Running services in containers


I have really simple docker question.
I’m running Plex in docker container with runtime.

Command is:

docker run -d plex:latest --restart unless-stopped

Issue I have is image is not auto-updating.
I understand why, it’s just container being started after reboot, not new one created.

What is best practise to pull new image before start?

I could write systemd service file and do docker pull before docker run, but read on docker doc that you should not manage docker applications in that way.
I don’t understand what is wrong with that approach?

Help :slight_smile:

I would suggest using docker-compose. It is what I use.

You can then run docker-compose pull then docker-compose up -d if you are using the latest tag (or whatever similar tag), or you can specify a versioned tag and whenever you are ready to update then change the tag in the compose file and run docker-compose up -d to update.

This website is awesome to help you convert your docker run commands into docker-compose.yml files.

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Thank you for reply.
I fail to see how that solves my issue. I end up with almost “same manual steps” plus another tool installed.

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I thought your issue was that you wanted to automate pulling and recreating your docker container, but that the docs do not recommend automating with docker pull / docker run. Using docker-compose is a solution to that.

If it is wanting a solution to completely automatically update your containers, that is just not a great idea IMO, and is plenty of other people’s options as well. I would instead suggest setting up automation so you can run a single command to kick of updates, and watch/test to make sure that they are still working.

On some of my Debian boxes I have a script similar to this:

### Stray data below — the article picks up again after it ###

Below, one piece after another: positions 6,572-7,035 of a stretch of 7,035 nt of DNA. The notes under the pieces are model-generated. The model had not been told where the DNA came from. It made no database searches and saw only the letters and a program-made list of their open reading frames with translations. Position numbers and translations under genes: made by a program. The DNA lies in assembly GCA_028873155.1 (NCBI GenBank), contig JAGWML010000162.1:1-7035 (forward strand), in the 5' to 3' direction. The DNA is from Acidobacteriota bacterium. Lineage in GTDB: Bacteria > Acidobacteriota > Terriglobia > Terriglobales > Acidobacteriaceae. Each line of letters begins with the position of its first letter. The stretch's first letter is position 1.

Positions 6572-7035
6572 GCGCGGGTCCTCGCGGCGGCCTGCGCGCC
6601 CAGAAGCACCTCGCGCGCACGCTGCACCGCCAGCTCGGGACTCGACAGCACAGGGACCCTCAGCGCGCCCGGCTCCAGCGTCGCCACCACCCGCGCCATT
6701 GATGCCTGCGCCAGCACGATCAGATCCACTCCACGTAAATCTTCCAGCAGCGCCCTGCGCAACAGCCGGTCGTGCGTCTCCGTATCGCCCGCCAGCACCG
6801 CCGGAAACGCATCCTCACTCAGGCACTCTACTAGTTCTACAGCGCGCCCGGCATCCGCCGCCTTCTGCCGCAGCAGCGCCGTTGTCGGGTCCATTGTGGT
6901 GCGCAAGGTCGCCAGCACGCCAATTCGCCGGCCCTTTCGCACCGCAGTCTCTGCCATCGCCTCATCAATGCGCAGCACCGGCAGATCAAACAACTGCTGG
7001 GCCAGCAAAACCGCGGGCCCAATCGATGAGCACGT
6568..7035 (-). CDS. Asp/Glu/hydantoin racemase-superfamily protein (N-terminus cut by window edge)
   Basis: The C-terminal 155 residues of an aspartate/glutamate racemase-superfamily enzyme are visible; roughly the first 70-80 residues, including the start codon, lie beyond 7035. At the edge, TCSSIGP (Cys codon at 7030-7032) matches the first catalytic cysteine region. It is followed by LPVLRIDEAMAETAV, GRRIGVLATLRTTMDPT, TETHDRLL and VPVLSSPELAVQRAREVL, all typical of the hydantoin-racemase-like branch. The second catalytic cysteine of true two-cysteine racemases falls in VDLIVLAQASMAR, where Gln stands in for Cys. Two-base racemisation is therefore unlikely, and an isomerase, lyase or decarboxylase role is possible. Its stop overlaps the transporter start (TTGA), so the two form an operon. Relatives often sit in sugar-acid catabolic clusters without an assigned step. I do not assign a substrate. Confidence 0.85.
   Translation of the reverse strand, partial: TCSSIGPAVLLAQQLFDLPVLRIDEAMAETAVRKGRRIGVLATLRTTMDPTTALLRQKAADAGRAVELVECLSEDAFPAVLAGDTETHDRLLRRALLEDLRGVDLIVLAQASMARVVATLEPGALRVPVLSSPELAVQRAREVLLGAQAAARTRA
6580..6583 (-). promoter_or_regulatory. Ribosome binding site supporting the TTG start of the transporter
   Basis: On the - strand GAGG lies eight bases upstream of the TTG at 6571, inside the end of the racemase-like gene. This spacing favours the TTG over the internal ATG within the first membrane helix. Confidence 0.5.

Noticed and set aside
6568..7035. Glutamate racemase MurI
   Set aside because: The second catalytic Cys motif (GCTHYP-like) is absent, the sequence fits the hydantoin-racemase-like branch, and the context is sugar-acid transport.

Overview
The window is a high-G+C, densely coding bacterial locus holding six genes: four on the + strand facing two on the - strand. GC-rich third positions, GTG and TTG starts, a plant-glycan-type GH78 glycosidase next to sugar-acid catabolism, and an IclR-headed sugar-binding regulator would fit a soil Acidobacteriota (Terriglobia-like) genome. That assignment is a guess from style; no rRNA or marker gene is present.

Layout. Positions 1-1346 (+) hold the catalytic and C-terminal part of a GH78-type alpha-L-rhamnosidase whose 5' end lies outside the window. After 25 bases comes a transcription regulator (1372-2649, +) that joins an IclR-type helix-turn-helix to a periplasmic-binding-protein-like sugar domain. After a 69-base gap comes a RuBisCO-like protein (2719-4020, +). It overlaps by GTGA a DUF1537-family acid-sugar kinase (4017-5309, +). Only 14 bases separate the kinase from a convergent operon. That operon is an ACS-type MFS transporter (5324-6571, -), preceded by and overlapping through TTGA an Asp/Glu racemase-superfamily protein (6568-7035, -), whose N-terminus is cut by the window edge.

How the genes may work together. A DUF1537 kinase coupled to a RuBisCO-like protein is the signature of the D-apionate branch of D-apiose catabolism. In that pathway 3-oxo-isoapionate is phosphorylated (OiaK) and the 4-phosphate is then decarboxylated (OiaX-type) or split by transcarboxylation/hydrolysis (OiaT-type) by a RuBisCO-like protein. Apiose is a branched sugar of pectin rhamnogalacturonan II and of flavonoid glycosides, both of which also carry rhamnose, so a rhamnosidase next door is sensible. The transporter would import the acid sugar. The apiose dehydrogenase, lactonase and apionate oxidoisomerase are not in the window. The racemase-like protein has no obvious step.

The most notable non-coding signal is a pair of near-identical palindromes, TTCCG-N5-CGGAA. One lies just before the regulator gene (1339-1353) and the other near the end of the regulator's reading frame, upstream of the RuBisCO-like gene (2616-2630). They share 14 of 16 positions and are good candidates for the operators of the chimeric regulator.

echo "Updating apt sources"
apt update -qq
apt upgrade

docker-compose -f /path/to/docker-compose.yml pull
docker-compose -f /path/to/docker-compose.yml up -d

git -C /path/to/local/repo pull 


. /opt/venvs/venv-name/bin/activate
python3 -m pip install <packageName> --upgrade -q

This allows me to kick off updates with one command, so it’s really easy to update the box.

I use Portainer to manage containers. I use Stacks inside of Portainer to create and update the containers. Stacks use Docker Compose 2.0 so it doesn’t have all the features of the latest version of Compose but it makes it pretty easy to update and keep track of everything.

I understand your point. Also auto-updating all sevices might be not best practice - I can accept that argument as well.

My PoV - Plex is not critical application like DNS so I don’t mind if it’s unstable. It just grinds my gears when I login to Plex Web UI and see “there is update” icon.

What I don’t understand is: in a service consisting of one container, where order of starting sub-services does not matter how docker pull & docker run is different from docker-compose pull & up -d

Second question is why managing that with regular systemd service file is bad idea?

nit-picking, but I want to keep it simple / vanilla / old school. Choose whichever is most suitable :wink:

Thank you, will read up on both Portainer and Stacks.

Then don’t use containers. Just stick with .deb or .rpm and system service.

The point of containers is they run from an immutable image. The image is something you must pull regularly.

If you try to update services inside the container, you are defeating the sole purpose of the container.

I’m not trying to be snarky, just honest.

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Hey, thanks for reply.

I’m not trying to be snarky, just honest.
Understood. I’m here to hear other pepoles opinions after all.

Your point to use .deb’s and apt is good.
Thing is I don’t fully trust Plex and that thin isolation that containers provide give me illusion of doing sth to be more secure.
I know how bad it sounds, but that is my only excuse for running it in container :wink:

  1. The container is automatically self-documenting. With docker run, you can just run it, but good luck finding the command later when you want to update, unless you specifically recorded it. With docker-compose, it is all in the compose yml file as a requirement, and it is really easy to version with a git repository.